Cover image for Troubled times : U.S.-Japan trade relations in the 1990s
Troubled times : U.S.-Japan trade relations in the 1990s
Lincoln, Edward J.
Personal Author:
Publication Information:
Washington, D.C. : Brookings Institution Press, [1999]

Physical Description:
xiv, 321 pages : illustrations ; 23 cm
Introduction -- Evolving trade patterns -- The investment dimension -- Trade negotiations in the 1990s -- A changing Japan? -- Dealing with Japan.
Reading Level:
1590 Lexile.

Format :


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HF3127 .L56 1999 Adult Non-Fiction Central Closed Stacks

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In this book, Edward J. Lincoln tackles the thorny issue of U.S. trade relations with Japan, the subject of so much tension in the 1990s. In so doing, he builds on his earlier Brookings book, Japan's Unequal Trade. Lincoln argues that statistical evidence shows only modest progress in diminishing Japan's "distinctiveness." Despite an upturn in the mid-1990s, import penetration, intra-industry trade, and inward foreign direct investment all remain low relative to most other nations. High profile negotiating efforts by both the Bush and Clinton administrations made progress in chipping away at protectionist barriers but fundamental problems remain. While Lincoln offers suggestions on what needs to be done by both sides, the most important lesson drawn from recent experience is that expectations should be lowered. Any feasible approach to making markets more open in Japan is likely to yield slow progress. Such realism--not to be confused with defeatism--is the only approach that has any chance of realizing gains over time.

Author Notes

Edward J. Lincoln is a senior fellow in Asia and Economic Studies at the Council on Foreign Relations. His previous Brookings books include Arthritic Japan (2001), Troubled Times: U.S.-Japan Trade Relations in the 1990s (1999), Japan's New Global Role (1995), and Japan's Unequal Trade (1990). In the mid-1990s, Lincoln served as special economic advisor to Walter Mondale, former U.S. ambassador to Japan.

Reviews 1

Choice Review

Lincoln (Foreign Policy Studies, Brookings Institution) builds on his previous book Japan's Unequal Trade (1990) in this volume, which deals with three questions: 1) How does access to Japanese domestic markets compare with that of other industrialized countries? 2) Is that access important to the US foreign policy agenda? And (3) if so, what is an appropriate policy approach? International trade statistics provided by the author indicate that imports and foreign investment in the Japanese economy are relatively smaller than in other countries. Although Japan's economy is second in size only to the US, it has little prospect for an internal policy shift toward greater access. Thus Lincoln concludes that trade with Japan merits continuing attention but does not rank with such issues as nuclear disarmament on the US administration's foreign policy agenda. For guidance on appropriate policy approaches in the future, Lincoln turns to an evaluation of the negotiation strategies and results of the Bush and Clinton administrations during the 1990s. The limited success of those efforts provides a basis for the author's policy recommendations in the concluding chapter. Recommended for international trade collections supporting upper-division undergraduate through professional users. E. L. Whalen University of Houston System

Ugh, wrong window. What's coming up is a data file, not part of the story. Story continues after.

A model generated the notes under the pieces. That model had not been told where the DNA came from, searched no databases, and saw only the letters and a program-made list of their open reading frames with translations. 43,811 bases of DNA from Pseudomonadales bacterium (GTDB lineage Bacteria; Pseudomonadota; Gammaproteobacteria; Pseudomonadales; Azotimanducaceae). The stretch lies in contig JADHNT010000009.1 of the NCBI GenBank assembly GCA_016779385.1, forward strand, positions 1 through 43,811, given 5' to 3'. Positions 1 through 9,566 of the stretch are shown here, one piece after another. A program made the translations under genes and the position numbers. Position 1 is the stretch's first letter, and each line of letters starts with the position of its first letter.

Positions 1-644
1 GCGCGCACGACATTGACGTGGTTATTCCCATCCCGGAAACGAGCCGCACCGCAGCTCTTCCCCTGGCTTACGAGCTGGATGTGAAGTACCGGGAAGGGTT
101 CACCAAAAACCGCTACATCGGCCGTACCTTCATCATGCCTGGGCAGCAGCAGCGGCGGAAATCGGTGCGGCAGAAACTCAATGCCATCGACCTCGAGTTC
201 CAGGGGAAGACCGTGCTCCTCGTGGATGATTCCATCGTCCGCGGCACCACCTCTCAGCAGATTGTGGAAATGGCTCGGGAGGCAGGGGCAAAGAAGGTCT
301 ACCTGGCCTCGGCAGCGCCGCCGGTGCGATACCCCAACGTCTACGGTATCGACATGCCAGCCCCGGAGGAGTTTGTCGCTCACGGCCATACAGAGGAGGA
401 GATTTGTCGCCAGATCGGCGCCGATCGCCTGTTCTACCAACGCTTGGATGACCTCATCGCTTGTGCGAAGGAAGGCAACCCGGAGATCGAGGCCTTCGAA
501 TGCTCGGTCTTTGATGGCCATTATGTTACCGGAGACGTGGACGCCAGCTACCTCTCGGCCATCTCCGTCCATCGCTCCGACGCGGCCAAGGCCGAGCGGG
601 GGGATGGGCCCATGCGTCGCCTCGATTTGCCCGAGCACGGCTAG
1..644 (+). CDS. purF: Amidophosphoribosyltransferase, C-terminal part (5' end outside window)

Table of Contents

The Brookings Institutionp. v
Forewordp. vii
Chapter 1 Introductionp. 1
Chapter 2 Evolving Trade Patternsp. 17
Conclusionp. 73
Chapter 3 The Investment Dimensionp. 76
Conclusionp. 113
Chapter 4 Trade Negotiations in the 1990sp. 116
Conclusionp. 165
Chapter 5 A Changing Japan?p. 167
Conclusionp. 202
Chapter 6 Dealing with Japanp. 205
Conclusionp. 253
Appendix A The Measurement of Intra-Industry Tradep. 257
Appendix B Measures by the Government of Japan and the Government of the United States of America regarding Autos and Auto Partsp. 259
Notesp. 283
Indexp. 307